Event ReportsPublished on Apr 22, 2016
India to achieve stable growth rate by next year: Former Advisor to PM

Core sectors such as coal, power and steel are expected to show momentum beginning this April and hit a steady rate of growth by the festive season, according to Dr. S Narayan, formerly Economic Advisor to the Prime Minister Atal Behari Vajpayee.

Initiating a discussion on “Indian Economy in the Contemporary Global Context” at the Chennai Chapter of Observer Research Foundation, Dr. Narayan said policy interventions and budget initiatives in various key sectors, especially coal, agro–processing and agro–supply chain are expected to pay–off later in the year, boosting GDP growth to the 7.5 percent target.

He said it is difficult to predict the state of the Indian economy even over the short–term owing to several global currents and counter–currents that impinge on the economy. At a macro–level, the global growth prospect is subdued despite the uptick in the US. Persistently low global commodity prices juxtaposed with targeted policy interventions will shore up domestic growth prospects, he said.

Currency protectionism

Speaking on monetary trends, Dr. Narayan highlighted the issue of rising currency protectionism, especially among advanced economies. Central banks across the world are engaged in a dangerous and a rather constricted policy of currency inflation and deflation to protect their domestic economy and exchange rate.

While this inward–looking policy manages to strike a balance between employment, demand–creation, and inflation domestically, it creates a structural imbalance in the global economy, causing ripple effects. For example, China’s undervalued yuan has persistently kept manufacturing costs low, causing agglomeration of manufacturing capabilities in China. This has led to off–shoring of semi–skilled and unskilled jobs in several developed countries, creating a structural imbalance in these economies.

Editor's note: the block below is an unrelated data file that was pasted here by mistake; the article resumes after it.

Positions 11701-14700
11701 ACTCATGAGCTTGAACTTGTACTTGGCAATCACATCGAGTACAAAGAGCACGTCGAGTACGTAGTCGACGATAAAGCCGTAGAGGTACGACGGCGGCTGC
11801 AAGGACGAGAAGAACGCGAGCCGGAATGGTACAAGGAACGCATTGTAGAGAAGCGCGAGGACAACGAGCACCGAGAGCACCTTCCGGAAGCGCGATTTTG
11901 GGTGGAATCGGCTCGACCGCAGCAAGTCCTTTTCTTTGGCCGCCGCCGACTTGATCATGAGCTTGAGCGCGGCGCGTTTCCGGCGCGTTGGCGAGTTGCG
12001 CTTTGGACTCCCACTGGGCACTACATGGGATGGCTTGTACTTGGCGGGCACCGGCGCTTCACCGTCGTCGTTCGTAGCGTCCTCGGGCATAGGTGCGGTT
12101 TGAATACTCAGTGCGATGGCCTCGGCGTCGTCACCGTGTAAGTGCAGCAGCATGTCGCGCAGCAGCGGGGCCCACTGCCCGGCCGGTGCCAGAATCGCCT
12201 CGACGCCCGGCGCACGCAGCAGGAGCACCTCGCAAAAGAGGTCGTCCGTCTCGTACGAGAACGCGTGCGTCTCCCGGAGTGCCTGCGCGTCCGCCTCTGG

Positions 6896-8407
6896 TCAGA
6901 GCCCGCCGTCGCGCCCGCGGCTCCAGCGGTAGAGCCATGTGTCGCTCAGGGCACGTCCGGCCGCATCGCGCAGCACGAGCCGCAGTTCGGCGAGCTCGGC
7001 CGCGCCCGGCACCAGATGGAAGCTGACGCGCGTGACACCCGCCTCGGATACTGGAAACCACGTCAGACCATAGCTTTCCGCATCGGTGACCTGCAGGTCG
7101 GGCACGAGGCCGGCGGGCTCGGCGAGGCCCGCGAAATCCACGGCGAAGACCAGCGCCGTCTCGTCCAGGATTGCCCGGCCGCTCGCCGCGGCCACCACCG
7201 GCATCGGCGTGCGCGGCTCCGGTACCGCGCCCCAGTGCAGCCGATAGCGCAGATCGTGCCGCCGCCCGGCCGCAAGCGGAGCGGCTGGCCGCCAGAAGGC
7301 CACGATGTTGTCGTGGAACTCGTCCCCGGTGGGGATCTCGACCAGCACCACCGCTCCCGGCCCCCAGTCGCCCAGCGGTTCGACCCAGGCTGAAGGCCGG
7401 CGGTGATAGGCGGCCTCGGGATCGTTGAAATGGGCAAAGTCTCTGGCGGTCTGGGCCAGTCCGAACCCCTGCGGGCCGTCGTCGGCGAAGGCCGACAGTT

Yet another case in point is US Federal Reserve’s loose–money policy. The monetary expansion that followed the 2008 financial crisis has created a dollar glut in the global market. Nearly $ 5.6 trillion is in circulation across the globe and a large portion of this surfeit money is invested in the financial economy. Excessive cross–border dollar–flows, especially in emerging market economies, creates vulnerability in the financial system and has the potential to make or break markets, Dr. Narayan cautioned.

Elaborating on the issue of monetary expansionism, Narayan observed that this enormous volume of cash circulating in the global economy creates a structural imbalance causing asset bubbles and eventually wiping out asset values. The velocity of currency–movement in the financial economy has surpassed that of the real economy, an indication that financial flows are unsupported by asset–creation and output in the real economy. In the Indian context, cash in the economy has gone up 45 percent compared to last year. Nearly Rs. 2 lakh crore additional cash is now circulating in the economy.

Rural economy under stress

Focusing on the Indian economy, Dr. Narayan said that the rural economy is under stress. A flattened inflation, thanks to RBI’s policy imperatives, has largely benefited the urban middle class. On the flip–side, a low inflationary scenario spells reduced rural incomes, adding further strain to the severely stressed farm sector.